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I'm having a discussion with the management about Subversion practices. I've asked them to tell the administrator to configure our Subversion repository so it's possible to change the commit comments afterwards, in case I missed something even of the proof-reading :-).

My arguments are,

  • Log messages which needs to be improved, such as more extensive comment or wrong spelling, can be changed.
  • Mistakes are easily done when entering log messages, this way they can be reverted.
  • Everyone deserves a second chance when a mistake has been made :-)
  • If exporting the source code AND comments to a third party from the repository this would be valuable if an incorrect log message is found. If the comments can't be changed or only changed in the exported text file everything would become unsynchronized.

The cons are,

  • The log message change itself would not be verisoned, thus the old message is obviously lost.

Our management rejected my change request because of "increased administrative costs" and "higher risks to be able to change afterwards". Obviously I've asked for a more extensive explanation.

Anyway do you guys got any comments on this? What do you think? Should it be OK to edit the log messages afterwards? Can you give me any more pro's to tell the management.

I think this limits the developers freedom, and as I developer I want maximum freedome to thrive :-)

share|improve this question
Hey dawg, we heard you like revising your revisions so we put your repository in a repository so you can checkin comments into your checkin comments! – Coxy Dec 10 '09 at 9:38
Why not tag it with SVN? – Sune Rievers Dec 10 '09 at 13:18
up vote 2 down vote accepted

To avoid losing the history of your log messages and add some level of backup, you could implement a post-revprop-change hook script that write the old and new value of the log message property to a file (or send it via email, or create a sound file and have it spell the changes out loud for everyone to hear, or ...).

That way, it is always possible to check in the file that the post-revprop-change hook script writes and see what the original message(s) were.

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We do this at work. If you can't get a non-trivial change reviewed before you commit, you add "r: username (pending)" to the log message. When the designated reviewer is finished, they edit the log message to remove the "(pending)". They may also add other comments in the log message.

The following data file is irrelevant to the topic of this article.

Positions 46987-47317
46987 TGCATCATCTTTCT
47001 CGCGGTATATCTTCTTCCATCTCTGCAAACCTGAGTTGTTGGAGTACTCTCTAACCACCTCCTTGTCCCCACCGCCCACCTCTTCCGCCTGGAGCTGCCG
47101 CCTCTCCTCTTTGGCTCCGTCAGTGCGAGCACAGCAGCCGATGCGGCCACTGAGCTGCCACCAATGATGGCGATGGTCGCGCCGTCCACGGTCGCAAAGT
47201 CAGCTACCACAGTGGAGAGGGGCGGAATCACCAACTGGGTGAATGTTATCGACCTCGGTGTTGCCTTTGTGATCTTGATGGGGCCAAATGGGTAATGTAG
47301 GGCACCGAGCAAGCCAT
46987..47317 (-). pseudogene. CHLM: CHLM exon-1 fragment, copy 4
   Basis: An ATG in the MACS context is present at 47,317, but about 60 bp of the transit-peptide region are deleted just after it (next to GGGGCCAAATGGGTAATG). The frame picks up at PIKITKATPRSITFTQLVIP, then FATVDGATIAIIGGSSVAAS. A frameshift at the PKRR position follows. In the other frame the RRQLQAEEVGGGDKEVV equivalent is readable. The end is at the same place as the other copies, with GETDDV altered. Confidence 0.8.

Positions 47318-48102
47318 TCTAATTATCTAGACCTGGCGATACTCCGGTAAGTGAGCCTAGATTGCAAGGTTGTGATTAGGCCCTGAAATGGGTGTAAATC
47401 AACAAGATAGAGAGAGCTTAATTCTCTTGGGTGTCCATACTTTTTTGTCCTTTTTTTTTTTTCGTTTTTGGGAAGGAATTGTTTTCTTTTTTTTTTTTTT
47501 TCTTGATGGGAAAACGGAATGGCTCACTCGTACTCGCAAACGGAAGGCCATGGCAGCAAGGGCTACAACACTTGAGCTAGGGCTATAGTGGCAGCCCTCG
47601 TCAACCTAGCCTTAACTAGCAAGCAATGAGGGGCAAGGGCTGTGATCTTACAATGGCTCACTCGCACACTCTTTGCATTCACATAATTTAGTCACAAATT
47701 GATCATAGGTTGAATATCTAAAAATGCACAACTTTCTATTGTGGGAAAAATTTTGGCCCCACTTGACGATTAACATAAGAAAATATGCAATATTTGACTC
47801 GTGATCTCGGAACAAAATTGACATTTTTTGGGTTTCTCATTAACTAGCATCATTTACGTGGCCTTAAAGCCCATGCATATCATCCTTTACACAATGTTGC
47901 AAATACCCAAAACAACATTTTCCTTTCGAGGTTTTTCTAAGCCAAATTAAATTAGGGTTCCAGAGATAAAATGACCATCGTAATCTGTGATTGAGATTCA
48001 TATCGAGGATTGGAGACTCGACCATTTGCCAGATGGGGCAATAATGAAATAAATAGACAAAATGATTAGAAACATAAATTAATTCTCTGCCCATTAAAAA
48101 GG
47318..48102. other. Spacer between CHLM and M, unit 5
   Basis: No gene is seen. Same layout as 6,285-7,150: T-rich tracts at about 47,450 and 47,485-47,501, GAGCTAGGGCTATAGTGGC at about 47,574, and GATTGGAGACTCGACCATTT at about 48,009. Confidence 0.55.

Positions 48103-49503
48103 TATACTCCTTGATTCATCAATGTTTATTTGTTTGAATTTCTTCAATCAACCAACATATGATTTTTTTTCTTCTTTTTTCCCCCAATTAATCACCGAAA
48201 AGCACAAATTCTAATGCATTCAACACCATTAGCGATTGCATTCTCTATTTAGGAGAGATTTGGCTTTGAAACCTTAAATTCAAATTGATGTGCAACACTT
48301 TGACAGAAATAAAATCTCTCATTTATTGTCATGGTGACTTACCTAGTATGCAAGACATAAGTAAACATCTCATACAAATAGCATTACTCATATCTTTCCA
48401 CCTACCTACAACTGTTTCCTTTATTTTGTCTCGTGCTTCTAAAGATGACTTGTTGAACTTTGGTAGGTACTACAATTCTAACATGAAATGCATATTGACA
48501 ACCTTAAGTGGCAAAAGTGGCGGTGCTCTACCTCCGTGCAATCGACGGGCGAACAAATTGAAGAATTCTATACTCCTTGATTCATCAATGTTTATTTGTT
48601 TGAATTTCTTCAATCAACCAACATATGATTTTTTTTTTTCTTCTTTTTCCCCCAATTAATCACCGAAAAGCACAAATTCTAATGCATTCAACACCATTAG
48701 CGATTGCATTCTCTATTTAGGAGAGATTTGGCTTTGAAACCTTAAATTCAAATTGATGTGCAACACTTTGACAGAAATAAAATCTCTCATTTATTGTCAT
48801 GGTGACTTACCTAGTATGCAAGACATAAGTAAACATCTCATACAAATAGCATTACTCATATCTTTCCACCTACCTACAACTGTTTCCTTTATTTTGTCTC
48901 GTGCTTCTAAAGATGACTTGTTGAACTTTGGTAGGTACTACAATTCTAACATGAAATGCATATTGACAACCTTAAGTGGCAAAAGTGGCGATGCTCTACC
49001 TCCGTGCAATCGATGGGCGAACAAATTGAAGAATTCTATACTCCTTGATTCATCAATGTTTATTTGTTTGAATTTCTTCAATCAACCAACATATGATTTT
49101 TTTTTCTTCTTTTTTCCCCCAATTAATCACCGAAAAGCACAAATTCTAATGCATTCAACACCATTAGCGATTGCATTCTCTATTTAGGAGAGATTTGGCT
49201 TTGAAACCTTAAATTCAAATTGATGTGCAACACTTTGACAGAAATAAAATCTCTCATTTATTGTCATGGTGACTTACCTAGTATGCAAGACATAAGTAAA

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Here is a use case. We have JIRA issue tracker. It has got a Subversion plugin which loads all subversion commit messages from our repository and associates them with corresponding issues in the JIRA system. The association is done automatically. All we have to do is to specify the issue number while making Subversion commits. The JIRA Subversion plugin parses log messages looks at issue numbers and associates them accordingly. Problem happens when a check-in message doesn't contain the issue number or it contains the wrong issue number. Such log messages need to be corrected so that Subversion commits reflected in JIRA are proper.

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In that case, it may be more appropriate to simply reject submissions without a properly formatted commit message. This can be done with a pre-hook in svn. – Chase Seibert Dec 15 '09 at 4:32
Well thats not exactly true. 1. Not all work is connected with JIRA. So requiring an issue number doesn't make sense in all cases. 2. IF wrong issue number was put in, it will still need to be edited later. – Shailesh Kumar Dec 16 '09 at 6:47

It all depends on how your comments are used. If your comments are essential documentation, you can consider to create a changelog og comments. When committing a new comment to the webserver, trigger that it makes a diff and appends that to a log. Then you have all the documentation that you need, in case somebody destroys vital comments, to restore them.

You can also simply make all editing of comments trigger e-mails, so that everybody knows when a comment has been edited. If somebody does something that is not ok, just change it back.

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The answer should be based on how often the team use the log messages. if you are using them on a daily basis, and by that I mean, actually reading and processing the info contained in them then you should be able to change them. But if the comments in the log message are just there so that once and a while you can go back and look at them then why bother being able to change them.

I think there maybe a further issue that you are putting to much infomation into your log messages which would be better in a more accessable form like a bug tracker or wiki.

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